The federal government published on Friday its response to the inquiry into 5G by the House of Representatives Standing Committee on Communications and the Arts, and of the 14 recommendations made, it only wholeheartedly supported six of them.
Cast into the pile of recommendations labelled as “noted” were the big ticket recommendations, such as conducting a review of current laws to enforce network and data security in the 5G supply chain; reviewing tertiary curricula to prepare university and TAFE graduates to be “industry-ready” in terms of 5G; that the government look into ways to manufacture 5G equipment in Australia; and that the government increase the number of apprenticeships to assist with the deployment of 5G.
On the agency front, the government noted recommendations that Australian Radiation Protection and Nuclear Safety Agency (ARPANSA) should have a mechanism to consult with the community on safe electromagnetic emissions levels, and that the Department of Communications should look into the powers, timelines, and immunities under existing complaint arrangements as the committee said it foresaw a bevy of complaints with 5G rolling out.
In its response, the government said Australian telcos already have 5G equipment supply contracts and that making equipment locally was “not a priority for their rollouts”, before gesturing in the direction of its AU$1.5 billion manufacturing revitalisation package as a way to encourage related research.
“The Australian government should establish a 5G R&D Innovation Fund to fast track the development and scale-up of alternative manufacturing approaches to reduce the duopoly dependency on 5G related equipment,” the report originally recommended.
On the supply chain security recommendation, the report said it was evident that 5G would have fundamental implications for all Australians and the security of critical infrastructure.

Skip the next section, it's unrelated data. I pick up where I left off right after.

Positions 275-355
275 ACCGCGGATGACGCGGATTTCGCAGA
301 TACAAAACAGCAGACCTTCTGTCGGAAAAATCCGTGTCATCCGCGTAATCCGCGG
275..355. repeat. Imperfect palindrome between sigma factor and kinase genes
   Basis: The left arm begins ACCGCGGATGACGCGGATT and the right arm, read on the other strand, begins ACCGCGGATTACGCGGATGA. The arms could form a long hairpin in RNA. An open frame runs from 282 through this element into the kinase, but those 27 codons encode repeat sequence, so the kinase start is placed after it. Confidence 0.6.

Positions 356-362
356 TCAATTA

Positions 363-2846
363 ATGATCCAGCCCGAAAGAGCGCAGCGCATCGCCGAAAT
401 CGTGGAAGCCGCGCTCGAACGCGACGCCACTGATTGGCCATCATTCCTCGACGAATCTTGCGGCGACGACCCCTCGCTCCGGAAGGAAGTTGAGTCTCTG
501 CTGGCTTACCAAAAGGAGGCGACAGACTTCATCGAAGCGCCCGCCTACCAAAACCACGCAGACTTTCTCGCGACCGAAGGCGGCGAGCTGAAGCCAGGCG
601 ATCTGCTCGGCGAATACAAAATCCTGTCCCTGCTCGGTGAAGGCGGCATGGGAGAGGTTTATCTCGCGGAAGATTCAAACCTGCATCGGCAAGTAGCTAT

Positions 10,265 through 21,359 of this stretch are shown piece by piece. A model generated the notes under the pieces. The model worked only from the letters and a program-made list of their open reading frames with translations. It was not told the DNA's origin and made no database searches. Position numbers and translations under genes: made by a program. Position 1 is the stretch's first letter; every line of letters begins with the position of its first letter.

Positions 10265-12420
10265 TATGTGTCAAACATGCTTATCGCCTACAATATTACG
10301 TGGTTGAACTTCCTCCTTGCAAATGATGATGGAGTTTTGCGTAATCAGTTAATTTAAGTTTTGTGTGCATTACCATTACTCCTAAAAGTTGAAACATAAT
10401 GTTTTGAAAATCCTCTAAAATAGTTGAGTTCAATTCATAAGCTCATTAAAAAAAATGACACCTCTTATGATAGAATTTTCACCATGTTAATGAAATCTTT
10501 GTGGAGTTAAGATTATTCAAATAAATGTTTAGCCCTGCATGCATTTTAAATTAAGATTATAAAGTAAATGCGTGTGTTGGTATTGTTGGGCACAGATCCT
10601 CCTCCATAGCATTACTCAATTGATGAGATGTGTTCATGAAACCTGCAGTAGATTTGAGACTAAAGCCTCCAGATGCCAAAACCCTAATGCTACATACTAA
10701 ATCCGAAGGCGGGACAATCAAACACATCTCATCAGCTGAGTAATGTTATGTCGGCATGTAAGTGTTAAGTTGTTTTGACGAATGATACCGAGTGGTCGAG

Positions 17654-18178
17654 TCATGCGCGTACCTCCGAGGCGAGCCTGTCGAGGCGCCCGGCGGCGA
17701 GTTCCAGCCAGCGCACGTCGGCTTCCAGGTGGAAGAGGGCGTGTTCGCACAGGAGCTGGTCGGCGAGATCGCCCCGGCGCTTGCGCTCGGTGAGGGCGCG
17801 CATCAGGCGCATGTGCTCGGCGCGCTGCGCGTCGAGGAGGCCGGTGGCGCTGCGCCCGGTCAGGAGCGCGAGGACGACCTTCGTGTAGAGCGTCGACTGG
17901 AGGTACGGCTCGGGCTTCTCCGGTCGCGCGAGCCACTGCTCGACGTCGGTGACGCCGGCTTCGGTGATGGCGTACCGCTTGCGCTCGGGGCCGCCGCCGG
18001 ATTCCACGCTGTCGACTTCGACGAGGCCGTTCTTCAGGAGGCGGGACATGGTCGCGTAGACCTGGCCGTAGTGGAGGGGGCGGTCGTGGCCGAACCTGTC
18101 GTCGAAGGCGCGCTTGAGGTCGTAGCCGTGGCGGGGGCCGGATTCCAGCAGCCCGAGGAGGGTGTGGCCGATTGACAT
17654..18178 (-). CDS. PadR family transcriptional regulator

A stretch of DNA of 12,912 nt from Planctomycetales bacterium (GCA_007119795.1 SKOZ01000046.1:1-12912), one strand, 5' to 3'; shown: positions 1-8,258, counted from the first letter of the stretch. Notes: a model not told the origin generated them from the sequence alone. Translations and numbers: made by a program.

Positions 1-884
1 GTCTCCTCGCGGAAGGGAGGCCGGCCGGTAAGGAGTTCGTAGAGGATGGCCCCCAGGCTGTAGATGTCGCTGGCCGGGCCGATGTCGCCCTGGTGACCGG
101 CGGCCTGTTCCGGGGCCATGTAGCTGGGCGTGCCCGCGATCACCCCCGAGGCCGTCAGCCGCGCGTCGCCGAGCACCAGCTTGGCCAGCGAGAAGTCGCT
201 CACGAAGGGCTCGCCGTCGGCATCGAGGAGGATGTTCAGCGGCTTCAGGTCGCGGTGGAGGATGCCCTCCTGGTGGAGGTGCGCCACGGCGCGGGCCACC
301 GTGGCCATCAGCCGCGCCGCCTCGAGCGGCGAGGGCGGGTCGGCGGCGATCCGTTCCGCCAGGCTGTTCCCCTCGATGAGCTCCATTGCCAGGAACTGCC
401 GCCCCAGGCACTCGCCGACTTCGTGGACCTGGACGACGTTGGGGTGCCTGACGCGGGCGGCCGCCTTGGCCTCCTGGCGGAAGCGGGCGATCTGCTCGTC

“Cyber supply chain risks in relation to 5G have the ability to impact upon consumers and national infrastructure in unprecedented ways,” the report warned.
In response, the government said telcos were responsible for managing their own supply chains, before it then provided a list of obligations they have under the Telecommunications Act while mentioning its latest Bill that would impose a positive security obligation on the industry and give the Department of Home Affairs the ability to force telcos to complete prescribed cybersecurity activities.
In terms of consulting with the community, the government pointed to the department’s recent moves to dissuade people from believing nonsense 5G conspiracy theories, which included a quintet of uninspired fact sheets.
For looking at tertiary curricula, the government said it was the “responsibility of training providers … to develop teaching strategies and assessment methods that will see students achieve the expected outcomes of the qualification”.
The pair of recommendations that were supported in principle included getting carriers to work with state and territory road and infrastructure managers to maintain safety standards, which the government said was a matter for those concerned and operated under state and territory law, and for carriers to consider sharing infrastructure, which the government said was already catered for, even though only 28% of sites under the mobile blackspot program have taken advantage of it.
On the other hand, the government backed a review into the low impact facilities framework to encourage colocation of 5G infrastructure.
Other recommendations that were fully supported included quickly allocating spectrum, having the government manage discussions with industry on managing redundant or ageing telco equipment, encouraging telcos to conduct 5G trials in regional areas, making the government work with the Australian Communications and Media Authority on a public information campaign, and working on another campaign to promote the benefits of 5G to industry.
“2021 will be the Year of 5G,” Communications Minister Paul Fletcher said on Thursday before the report was published.